Other than that, you have to kick it way back in time to 1959, where LSU beat Clemson 7-0 in the Sugar Bowl and capped a perfect season.
Something tells me that we are going to see some more points put on the scoreboard this time around.
Many people forget that LSU completed a 10-2 season this year without the man who many believe is the most talented and complete running back on this team, junior Alfred Blue.
Blue suffered a season-ending injury three weeks into the season and forced the Tigers to turn to a freshman running back to take over the role as "lead back," which turned out to work pretty good.
In his first three games before getting hurt, Blue totaled more than 300 total yards of offense and was averaging a team-best 6.8 yards per carry.
Freshman Jeremy Hill has picked up the slack in the meantime.
Hill finished with a team-high 631 rushing yards despite being near invisible throughout the first half of the season.
It's impressive how dominant this run game has been in Blue's absence, nonetheless.
LSU finished the regular season an impressive 10-2, but perhaps the most intriguing part of that record is how close some of the Tigers' wins were.
Of LSU's 10 wins, five of those wins were decided by seven points or less.
In fact, LSU beat Auburn, South Carolina and Texas A&M by a combined nine points.
But that stat can go both ways.
LSU's two loses, to Florida and Alabama (both playing in BCS games), were decided by a total of 12 points.
That stat right there points to this matchup against Clemson potentially being a real barn burner that will come down to the final possession.
No one is arguing the fact that Tajh Boyd is the best quarterback playing in this football game.
But the guy throwing passes on the other side of the ball isn't to bad himself, especially as of late.
After starting off the season a little shaky, Zach Mettenberger showed tremendous improvement throughout the second half of LSU's schedule.
Through his final four games, Mettenberger threw for more than 1,000 yards and four touchdowns.
Perhaps more importantly, he completed more than 55 percent of his passes in all four of those games, which was a huge improvement for the junior signal-caller.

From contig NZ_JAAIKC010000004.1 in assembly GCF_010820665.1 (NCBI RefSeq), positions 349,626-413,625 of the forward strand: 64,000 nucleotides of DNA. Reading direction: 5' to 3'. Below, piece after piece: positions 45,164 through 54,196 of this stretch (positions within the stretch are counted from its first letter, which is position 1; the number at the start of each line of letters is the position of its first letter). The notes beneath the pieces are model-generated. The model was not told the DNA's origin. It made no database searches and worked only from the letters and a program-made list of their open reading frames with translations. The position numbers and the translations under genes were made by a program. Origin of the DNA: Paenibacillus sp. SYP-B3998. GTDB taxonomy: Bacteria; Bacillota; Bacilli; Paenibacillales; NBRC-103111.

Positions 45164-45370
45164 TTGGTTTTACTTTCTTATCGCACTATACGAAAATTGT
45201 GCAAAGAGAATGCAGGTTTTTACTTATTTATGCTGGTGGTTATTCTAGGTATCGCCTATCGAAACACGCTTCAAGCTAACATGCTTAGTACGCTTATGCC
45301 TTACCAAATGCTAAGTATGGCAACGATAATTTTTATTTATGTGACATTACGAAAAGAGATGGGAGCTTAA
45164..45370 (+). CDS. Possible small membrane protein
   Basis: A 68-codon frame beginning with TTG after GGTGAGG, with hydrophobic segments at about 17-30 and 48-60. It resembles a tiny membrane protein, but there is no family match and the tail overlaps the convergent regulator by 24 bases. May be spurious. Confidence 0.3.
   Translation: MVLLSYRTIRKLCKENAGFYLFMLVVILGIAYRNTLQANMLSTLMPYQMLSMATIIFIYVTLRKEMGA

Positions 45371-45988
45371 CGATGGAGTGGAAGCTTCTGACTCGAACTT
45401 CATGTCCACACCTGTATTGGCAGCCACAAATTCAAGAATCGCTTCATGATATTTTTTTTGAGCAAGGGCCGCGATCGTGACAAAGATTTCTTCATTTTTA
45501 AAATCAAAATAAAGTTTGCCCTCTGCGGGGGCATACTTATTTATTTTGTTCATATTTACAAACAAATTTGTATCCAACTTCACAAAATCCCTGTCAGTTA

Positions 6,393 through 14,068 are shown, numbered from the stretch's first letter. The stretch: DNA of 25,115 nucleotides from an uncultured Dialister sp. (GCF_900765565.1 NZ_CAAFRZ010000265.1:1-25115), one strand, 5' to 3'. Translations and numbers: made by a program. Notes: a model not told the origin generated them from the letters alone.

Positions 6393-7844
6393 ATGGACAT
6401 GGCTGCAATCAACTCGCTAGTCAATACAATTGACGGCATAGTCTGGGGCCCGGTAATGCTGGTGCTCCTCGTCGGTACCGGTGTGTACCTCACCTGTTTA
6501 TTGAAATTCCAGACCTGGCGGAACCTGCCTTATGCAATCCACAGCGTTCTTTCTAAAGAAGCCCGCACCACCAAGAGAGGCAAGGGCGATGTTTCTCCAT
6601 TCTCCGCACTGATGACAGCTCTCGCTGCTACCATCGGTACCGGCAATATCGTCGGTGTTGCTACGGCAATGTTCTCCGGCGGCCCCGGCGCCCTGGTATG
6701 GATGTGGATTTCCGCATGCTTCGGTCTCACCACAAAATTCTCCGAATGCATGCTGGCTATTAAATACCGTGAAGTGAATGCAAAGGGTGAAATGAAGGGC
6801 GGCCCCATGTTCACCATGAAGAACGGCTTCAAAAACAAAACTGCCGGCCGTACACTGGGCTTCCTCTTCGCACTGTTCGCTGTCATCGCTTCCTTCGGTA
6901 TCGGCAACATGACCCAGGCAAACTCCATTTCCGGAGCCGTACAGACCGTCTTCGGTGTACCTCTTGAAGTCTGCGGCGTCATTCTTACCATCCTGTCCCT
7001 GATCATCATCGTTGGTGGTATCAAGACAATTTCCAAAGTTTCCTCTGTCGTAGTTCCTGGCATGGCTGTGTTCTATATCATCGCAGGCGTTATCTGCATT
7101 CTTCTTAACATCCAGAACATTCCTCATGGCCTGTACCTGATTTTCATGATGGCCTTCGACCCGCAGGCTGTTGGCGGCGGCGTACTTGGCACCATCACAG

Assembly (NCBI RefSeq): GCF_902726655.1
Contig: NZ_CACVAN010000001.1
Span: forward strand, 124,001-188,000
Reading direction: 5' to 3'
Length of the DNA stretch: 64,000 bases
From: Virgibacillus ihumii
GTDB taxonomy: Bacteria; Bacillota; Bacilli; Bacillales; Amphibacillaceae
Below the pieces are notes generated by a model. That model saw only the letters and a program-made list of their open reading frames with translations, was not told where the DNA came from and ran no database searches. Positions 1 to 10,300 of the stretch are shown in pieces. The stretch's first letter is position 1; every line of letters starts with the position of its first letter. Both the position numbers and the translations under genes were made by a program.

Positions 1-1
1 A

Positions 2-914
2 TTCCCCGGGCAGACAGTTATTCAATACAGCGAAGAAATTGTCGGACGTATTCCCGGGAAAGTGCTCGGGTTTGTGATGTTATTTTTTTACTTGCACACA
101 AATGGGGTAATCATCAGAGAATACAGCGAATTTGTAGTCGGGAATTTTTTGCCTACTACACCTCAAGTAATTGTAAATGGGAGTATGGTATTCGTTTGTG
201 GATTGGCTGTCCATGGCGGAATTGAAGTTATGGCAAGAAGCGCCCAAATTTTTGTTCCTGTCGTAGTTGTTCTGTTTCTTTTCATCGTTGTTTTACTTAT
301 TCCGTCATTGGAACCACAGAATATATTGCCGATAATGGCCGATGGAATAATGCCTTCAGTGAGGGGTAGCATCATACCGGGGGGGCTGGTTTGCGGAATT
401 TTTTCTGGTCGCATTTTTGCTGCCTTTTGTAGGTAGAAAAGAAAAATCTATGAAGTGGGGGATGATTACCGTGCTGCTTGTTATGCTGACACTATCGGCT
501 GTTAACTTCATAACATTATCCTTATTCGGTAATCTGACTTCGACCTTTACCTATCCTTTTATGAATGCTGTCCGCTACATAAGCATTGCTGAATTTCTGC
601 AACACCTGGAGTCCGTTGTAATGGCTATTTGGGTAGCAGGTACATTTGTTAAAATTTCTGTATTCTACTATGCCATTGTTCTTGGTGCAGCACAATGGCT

If the trend continues, then Mettenberger could be in for a huge day in this matchup against an average Clemson defense.
Speaking of defense, Clemson doesn't exactly feature the ol' steel curtain on the defensive side of the football.
When looking at the numbers, this is a defense that allows just around 25 points per game and has given up 27 or more points on six separate occasions this season.
In fact, this defense gave up 31 points to both Boston College and Georgia Tech, which certainly isn't something to boast about by any means.
Then again, neither is giving up 70 points to West Virginia in last year's Orange Bowl BCS game.
As we said earlier, LSU doesn't feature the most electric offense in the country, but the Tigers can score the ball, and from the looks of it, they should be doing plenty of that in this matchup against an average Clemson defense.
I'm not one to bet on sports, but if I was, I would probably take the over in this matchup.
As it stands right now, the over/under is set at 58.5, according to sportsbook.com.
Clemson is averaging over 42 points per game, while LSU is averaging over 30 points per game. It doesn't take a math major to realize that total is well over 58.5 points.
If Clemson is able to score the ball early on, LSU can match them on offense, and if that is the pace we see early on, this baby is going over all day.
Let it ride.